As a result of a lengthy recession and a slow, weak economic recovery, many people are now facing a mountain of debt. Credit card bills, medical bills, and other everyday issues that arise combined with stagnant wages have caused many people to feel as though they are losing their grip on solvency. Faced with deteriorating finances, many people are tempted to dip into their 401(k) accounts to pay off these growing debts. But depending on your economic situation, this could be a very bad idea.
Fees And Penalties
Assuming your employer allows hardship loans to be taken from your 401(k) balance, you will still more than likely be penalized or charged fees to access the funds. In addition, you may be prohibited from contributing to your 401(k) for several months (up to a year) after making any kind of hardship withdrawal. This may be true even if you pay back the money you borrowed.
Depending on how much you borrow from your 401(k), and how long you have to wait before you can resume making contributions, the long term impact of taking out a loan against your retirements savings could result in a major loss in retirement savings.
Some employers require workers to repay loans from their 401(k) accounts in as little as 60 days. Failure to meet this deadline subjects you to heavy tax penalties. If your current financial situation will allow you to meet these terms, then taking out a portion of your 401k may be the right move for you.
Another downside to taking out part of your retirement savings is that you also lose the tax deferment you gained when you deposited the funds into the account. Basically, when you contribute to a 401(k) plan, the money comes out of your pay before taxes. Now that you will be collecting that money, you will need to pay Uncle Sam his portion (usually around 10%) as well as declare the full withdrawal amount as income on your federal tax return for that filing year. And don’t forget state income tax as well – usually another 10%.
In many cases, the IRS also imposes penalties for making withdrawals from your 401(k) before you reach the minimum retirement age (even if they are loans and you pay the money back). Basically, if you are under age 55 and no longer working, or under age 59 1/2 and still actively employed, you can expect to be required to pay an early withdrawal penalty for accessing the funds that were meant for your retirement years.
So how steep are these penalties? Unless you qualify for a hardship exemption, you will have to pay an additional 10% penalty for withdrawing funds from your account before the legal retirement age. This means that you are now being taxed 10% to pay Uncle Sam, another 10% for state taxes, plus an additional 10% early withdrawal penalty gets taken. So you will need to borrow enough money to cover these additional amounts, while still leaving you enough to cover what you needed the money for in the first place.
Do You Qualify for a Hardship Exemption?
If you meet certain requirements, such as becoming age 59 ½ or older or becoming disabled, the IRS will not impose its penalty on your withdrawals. Likewise, if you die, your heirs can make withdrawals from your 401(k) without penalty as well. Otherwise, you must qualify for a hardship exemption to escape the early withdrawal penalty.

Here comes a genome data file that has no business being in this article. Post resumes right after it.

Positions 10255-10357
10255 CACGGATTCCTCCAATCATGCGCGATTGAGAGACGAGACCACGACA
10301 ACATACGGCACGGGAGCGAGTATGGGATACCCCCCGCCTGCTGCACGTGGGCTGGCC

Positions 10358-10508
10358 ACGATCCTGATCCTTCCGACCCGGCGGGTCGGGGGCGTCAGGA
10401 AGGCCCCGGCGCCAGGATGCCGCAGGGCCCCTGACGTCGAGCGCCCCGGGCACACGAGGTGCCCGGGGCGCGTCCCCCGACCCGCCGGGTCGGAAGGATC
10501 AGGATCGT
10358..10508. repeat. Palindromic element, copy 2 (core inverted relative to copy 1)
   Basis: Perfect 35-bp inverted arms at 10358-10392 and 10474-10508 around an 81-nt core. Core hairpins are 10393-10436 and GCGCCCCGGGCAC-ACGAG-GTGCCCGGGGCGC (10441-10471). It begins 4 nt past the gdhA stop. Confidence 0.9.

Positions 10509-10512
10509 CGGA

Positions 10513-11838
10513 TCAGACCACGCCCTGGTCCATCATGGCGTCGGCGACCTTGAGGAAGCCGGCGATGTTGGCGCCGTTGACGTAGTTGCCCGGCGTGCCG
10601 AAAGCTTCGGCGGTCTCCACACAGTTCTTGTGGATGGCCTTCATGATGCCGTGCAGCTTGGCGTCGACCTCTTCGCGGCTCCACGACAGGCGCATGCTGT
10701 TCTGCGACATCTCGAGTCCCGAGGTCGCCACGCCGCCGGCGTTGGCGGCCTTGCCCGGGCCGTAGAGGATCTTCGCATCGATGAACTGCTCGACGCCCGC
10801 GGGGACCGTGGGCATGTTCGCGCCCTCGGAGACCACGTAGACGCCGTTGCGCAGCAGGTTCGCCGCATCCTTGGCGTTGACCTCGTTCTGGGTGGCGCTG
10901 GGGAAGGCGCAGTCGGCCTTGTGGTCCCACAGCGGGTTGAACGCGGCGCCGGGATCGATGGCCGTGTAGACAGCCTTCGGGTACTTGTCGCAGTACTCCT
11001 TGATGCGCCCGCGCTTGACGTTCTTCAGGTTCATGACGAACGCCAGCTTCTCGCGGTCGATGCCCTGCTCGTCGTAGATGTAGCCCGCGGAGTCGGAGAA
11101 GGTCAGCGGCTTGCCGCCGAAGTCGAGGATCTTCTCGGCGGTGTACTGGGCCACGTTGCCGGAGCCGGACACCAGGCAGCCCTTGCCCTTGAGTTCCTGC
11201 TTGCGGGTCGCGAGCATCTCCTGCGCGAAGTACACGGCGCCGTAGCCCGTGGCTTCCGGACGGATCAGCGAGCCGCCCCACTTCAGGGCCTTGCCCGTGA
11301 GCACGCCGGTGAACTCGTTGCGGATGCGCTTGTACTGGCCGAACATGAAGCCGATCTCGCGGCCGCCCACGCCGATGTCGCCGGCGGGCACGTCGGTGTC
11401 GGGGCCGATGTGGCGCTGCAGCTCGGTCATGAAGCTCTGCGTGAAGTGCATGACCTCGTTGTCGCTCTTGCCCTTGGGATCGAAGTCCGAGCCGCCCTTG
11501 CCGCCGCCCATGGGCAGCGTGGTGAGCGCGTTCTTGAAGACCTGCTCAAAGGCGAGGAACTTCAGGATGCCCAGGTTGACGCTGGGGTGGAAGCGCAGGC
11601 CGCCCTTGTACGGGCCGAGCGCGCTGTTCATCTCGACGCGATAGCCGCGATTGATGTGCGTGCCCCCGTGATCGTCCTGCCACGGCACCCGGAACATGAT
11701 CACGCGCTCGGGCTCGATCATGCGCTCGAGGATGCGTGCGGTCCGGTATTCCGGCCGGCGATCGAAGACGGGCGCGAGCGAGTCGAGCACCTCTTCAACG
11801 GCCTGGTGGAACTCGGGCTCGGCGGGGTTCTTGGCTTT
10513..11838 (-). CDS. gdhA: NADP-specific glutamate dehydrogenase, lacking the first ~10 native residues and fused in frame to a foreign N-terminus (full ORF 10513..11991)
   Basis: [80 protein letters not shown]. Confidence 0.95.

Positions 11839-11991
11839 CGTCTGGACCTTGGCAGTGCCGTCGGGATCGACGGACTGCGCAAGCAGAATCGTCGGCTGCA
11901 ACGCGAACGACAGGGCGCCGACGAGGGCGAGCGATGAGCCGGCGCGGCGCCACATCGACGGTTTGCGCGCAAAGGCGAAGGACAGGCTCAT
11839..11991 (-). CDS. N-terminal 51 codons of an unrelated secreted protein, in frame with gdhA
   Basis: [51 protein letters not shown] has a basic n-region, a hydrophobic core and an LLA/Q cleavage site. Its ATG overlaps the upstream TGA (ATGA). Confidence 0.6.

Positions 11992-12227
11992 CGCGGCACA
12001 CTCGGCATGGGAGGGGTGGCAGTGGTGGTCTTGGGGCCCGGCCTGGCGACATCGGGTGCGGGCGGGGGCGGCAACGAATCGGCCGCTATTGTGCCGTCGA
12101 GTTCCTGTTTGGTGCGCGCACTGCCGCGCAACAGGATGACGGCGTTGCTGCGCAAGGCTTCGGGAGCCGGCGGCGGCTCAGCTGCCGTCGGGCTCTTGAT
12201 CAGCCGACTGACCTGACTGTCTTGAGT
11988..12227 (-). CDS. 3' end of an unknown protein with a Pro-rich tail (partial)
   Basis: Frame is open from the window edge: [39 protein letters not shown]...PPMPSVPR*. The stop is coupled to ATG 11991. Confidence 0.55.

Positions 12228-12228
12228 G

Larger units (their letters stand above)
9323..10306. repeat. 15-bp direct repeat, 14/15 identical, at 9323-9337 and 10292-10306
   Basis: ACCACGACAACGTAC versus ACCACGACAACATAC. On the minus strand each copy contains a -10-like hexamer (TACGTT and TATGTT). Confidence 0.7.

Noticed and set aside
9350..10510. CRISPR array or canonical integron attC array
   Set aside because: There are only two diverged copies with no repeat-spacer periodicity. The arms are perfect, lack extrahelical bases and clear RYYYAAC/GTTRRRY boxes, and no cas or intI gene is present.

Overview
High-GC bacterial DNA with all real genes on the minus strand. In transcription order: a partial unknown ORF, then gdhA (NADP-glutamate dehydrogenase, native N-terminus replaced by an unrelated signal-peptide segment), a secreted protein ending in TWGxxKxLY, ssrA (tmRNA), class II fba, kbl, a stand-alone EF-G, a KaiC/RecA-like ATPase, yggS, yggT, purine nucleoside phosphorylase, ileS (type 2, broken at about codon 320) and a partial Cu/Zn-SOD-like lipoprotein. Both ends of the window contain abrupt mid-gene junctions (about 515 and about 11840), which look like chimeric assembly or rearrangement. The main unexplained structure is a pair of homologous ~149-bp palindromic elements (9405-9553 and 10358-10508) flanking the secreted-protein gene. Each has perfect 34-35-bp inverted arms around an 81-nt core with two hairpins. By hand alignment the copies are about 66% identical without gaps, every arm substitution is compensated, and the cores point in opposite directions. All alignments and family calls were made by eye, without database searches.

The IRS is the one who sets the rules when it comes to determining whether or not you qualify for a hardship withdrawal. Hardship withdrawals are only permitted for what the IRS calls “immediate and heavy financial need.” These very strict guidelines include allowances for the following:
- Medical care for yourself or a member of your immediate family
- Purchase of a primary residence
- Tuition, room and board or related educational expenses occurring over the next 12 months for yourself or your immediate family
- Prevention of eviction from a rental or foreclosure on a home which is your primary residence
- Repair expenses to a primary residence
- Funeral expenses
If you qualify for a hardship exemption, you may only withdraw enough money to cover the specific expense, plus any federal or state income taxes that you must pay on the money you withdraw. You also must demonstrate that you have no other means of obtaining the money you are in need of.
After considering the potentially heavy losses associated with borrowing from a 401(k), you may decide that a personal loan is a better alternative for you to be able to pay off some debts and get back on top of your finances. When borrowing money through a personal loan, it is a good idea to only borrow what you actually need, similar to borrowing from your 401(k) account.
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While you will have to pay interest on the loan, this amount may actually end up being less than the financial impact of a 401(k) withdrawal when you take into account all of the fees, taxes and IRS penalties. Plus, with a personal loan you will have several months or even a year or more to repay the money (if you get it from the right place), as opposed to the 60 days your employer may enforce.
Cutting back on expenses is always the preferable first step to addressing your debt. At the same time, paying off high interest credit card balances and other debts may be just the boost you need to get back on solid financial footing. But rather than raiding your 401K, consider a personal loan from an installment lender to get you back on track. Not only will your nest egg remain intact, you could build your credit score in the process, giving you access to better terms for the future.